Body Decomposition Research
Recently, Texas State University has been the talk of the forensic science
community due to some cutting-edge research into body decomposition.
In order to observe how human remains decompose, the Texas State researchers
are monitoring real corpses left in a 26 acre field near the school. Various
environmental conditions, say the study participants, change the ways
that bodies decompose. A body left in the shade, for instance, decomposes
differently than one left in the sun. For police investigators trying
to determine how long ago
murder victims died, the study’s findings are groundbreaking.
Vultures and Body Decomposition
One of the more interesting discoveries, according to researchers, is the
damage that vultures do to remains. The body of an Austin woman who died
of breast cancer and donated her body to scientific research was left
in a field for 37 days without any animal disturbance. All at once, however,
a swarm of vultures descended upon the corpse and reduced it to bones
within minutes. Without the vultures, that process would’ve taken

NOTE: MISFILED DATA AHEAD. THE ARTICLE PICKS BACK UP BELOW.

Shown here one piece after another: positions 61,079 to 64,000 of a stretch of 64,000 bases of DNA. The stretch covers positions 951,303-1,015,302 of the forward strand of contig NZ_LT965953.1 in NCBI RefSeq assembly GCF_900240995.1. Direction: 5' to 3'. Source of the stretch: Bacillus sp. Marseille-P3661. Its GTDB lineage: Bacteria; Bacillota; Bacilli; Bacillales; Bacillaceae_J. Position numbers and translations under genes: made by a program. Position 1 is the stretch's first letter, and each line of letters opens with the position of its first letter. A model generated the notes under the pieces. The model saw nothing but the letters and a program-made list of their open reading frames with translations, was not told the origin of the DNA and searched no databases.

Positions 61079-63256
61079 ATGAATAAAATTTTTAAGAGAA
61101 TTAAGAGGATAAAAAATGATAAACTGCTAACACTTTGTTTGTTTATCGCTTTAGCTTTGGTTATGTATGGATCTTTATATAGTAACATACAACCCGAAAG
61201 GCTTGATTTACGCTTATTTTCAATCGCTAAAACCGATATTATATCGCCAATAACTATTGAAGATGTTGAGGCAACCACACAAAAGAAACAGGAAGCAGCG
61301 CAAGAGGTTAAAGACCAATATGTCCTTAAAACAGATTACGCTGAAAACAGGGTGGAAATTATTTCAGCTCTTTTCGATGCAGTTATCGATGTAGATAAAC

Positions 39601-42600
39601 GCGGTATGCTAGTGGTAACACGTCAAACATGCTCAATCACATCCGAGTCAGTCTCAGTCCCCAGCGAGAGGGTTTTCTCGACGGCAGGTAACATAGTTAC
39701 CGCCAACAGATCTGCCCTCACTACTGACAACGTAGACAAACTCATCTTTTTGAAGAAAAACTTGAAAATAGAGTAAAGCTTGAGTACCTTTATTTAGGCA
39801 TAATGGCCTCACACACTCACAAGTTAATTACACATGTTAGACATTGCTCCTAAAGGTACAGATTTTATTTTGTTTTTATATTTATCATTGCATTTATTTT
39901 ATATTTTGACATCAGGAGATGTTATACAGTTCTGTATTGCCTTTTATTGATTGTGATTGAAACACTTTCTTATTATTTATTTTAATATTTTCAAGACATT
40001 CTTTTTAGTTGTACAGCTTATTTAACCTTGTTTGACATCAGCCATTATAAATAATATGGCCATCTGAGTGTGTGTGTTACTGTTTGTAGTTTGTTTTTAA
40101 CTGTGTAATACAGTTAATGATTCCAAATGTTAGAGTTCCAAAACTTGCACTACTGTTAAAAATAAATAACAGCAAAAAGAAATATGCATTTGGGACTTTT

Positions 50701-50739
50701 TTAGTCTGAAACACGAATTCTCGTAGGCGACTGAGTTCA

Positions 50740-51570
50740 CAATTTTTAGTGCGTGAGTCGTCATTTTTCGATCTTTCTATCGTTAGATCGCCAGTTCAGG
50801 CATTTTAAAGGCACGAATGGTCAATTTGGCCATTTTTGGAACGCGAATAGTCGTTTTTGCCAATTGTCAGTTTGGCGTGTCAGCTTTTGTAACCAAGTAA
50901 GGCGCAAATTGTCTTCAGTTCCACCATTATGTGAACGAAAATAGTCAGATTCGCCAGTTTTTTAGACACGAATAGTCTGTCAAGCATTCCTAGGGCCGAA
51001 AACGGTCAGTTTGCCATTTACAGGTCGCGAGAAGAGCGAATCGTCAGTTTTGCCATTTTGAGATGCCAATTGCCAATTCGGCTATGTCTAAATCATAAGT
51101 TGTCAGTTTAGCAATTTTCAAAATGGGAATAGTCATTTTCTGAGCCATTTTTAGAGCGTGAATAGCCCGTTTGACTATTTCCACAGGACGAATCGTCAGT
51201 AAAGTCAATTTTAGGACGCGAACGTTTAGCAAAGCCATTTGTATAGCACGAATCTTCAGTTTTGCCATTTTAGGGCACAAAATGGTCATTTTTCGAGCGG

more than a year.
A camera set up near the corpse caught the vultures jumping on the body
and cracking ribs. According to the researchers, a police investigator
who discovered that sort of injury would probably conclude that the woman
had suffered a severe beating, while in truth it was simply the work of
Mother Nature. Currently, models are being made of the vulture study with
the hope that the information will help future investigators understand
vulture activity around corpses.
Contact Kyle Law Firm
New Braunfels criminal defense lawyers at Kyle Law Firm knows the importance of research in the pursuit of criminal
justice. Without the work of the forensic scientists at Texas State and
across the country,
wrongful convictions would be the norm rather than the exception.